A fixed amount (for example, $30) you pay for covered health care services from providers who do not contract with your health insurance or plan. Out-of-network copayments usually are more than in-network co-payments.
A doctor with whom your health plan does not have a contract. If your plan allows you to receive covered services from a doctor or other provider outside your network, you may pay a higher share of the costs.
A pharmacy with which your health plan does not have a contract. Most medications you get from out-of-network pharmacies are not covered by your plan unless certain requirements are met.
(Sometimes called prior authorization, prior approval or pre-certification)
A decision by your health insurer or plan that a health care service, treatment plan, prescription drug or durable medical equipment is medically necessary. Your health insurance or plan may require preauthorization for certain services before you receive them, except in an emergency. Pre-authorization isn’t a promise your health insurance or plan will cover the cost.
A health care provider who has a contract with your health insurer or plan to provide services to you at a discount. Check your policy to see if you can see all preferred providers or if your health insurance or plan has a “tiered” network and you must pay extra to see some providers. Your health insurance or plan may have preferred providers who are also “participating” providers. Participating providers also contract with your health insurer or plan, but the discount may not be as great, and you may have to pay more.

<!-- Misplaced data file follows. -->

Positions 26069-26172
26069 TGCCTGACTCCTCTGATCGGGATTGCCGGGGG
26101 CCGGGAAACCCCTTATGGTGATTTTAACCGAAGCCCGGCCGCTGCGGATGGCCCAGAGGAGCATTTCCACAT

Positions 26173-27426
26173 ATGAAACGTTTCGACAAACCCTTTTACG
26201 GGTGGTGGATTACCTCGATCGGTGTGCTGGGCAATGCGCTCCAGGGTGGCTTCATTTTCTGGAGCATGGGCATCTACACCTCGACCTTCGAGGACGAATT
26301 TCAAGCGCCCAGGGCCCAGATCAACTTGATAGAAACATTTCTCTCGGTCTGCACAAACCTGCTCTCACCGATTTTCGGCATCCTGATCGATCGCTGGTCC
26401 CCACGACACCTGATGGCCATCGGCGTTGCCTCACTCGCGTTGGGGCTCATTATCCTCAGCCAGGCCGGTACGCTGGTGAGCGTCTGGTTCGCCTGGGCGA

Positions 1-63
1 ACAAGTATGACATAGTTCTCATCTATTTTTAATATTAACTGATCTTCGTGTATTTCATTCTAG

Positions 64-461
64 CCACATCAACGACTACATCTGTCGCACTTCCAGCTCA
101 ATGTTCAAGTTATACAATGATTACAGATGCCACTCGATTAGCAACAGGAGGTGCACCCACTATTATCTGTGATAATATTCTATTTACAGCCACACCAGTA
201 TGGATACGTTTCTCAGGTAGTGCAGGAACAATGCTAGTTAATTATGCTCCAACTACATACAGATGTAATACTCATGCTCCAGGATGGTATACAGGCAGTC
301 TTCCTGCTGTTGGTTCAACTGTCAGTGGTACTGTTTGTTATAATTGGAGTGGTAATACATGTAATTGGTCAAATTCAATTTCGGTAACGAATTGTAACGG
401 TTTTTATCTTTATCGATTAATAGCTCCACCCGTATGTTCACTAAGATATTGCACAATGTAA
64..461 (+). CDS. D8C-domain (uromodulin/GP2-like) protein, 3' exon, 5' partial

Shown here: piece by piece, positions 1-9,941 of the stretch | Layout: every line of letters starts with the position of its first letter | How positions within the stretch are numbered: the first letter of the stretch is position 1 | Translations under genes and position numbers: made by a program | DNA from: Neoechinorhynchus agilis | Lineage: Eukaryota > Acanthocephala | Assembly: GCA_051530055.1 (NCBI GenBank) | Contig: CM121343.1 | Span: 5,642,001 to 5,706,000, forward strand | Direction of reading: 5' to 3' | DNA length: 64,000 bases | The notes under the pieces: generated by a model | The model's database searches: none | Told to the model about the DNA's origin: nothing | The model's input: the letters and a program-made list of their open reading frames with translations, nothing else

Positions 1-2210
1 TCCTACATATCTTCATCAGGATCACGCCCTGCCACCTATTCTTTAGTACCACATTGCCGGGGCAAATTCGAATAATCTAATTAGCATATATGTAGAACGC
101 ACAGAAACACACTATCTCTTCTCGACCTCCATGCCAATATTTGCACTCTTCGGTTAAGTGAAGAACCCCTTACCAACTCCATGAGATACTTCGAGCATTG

Preferred Provider Organization (PPO)
A network of doctors, caregivers and medical facilities that agree to provide health care services to our members at a lower cost; members get the most from their PPO plan when network providers are used.
Primary Care Practitioner
A health care provider specializing in family practice, internal medicine, general practice, pediatrics, obstetrics or gynecology, or a physician assistant or nurse practitioner.
A pharmacy management tool designed to make sure certain drugs, such as those that are often taken inappropriately, are not used in amounts that exceed recommendations for dosage or length of treatment. Quantity Limits are based on recommendations from the federal Food and Drug Administration (FDA) and the drug’s manufacturer.
Health care services that help a person keep, get back or improve skills and functioning for daily living that have been lost or impaired because a person was sick, hurt or disabled. These services may include physical and occupational therapy, speech-language pathology and psychiatric rehabilitation services in a variety of inpatient and/or outpatient settings.
Skilled Nursing Facility
A facility that provides inpatient nursing care, rehabilitation services or other related health services. “Skilled nursing” does not include a convalescent home or custodial care.
A physician specialist focuses on a specific area of medicine or a group of patients to diagnose, manage, prevent or treat certain types of symptoms and conditions. A non-physician specialist is a provider who has more training in a specific area of health care.
UCR (Usual, Customary and Reasonable)
The amount paid for a medical service in a geographic area based on what providers in the area usually charge for the same or similar medical service. The UCR amount sometimes is used to determine the allowed amount.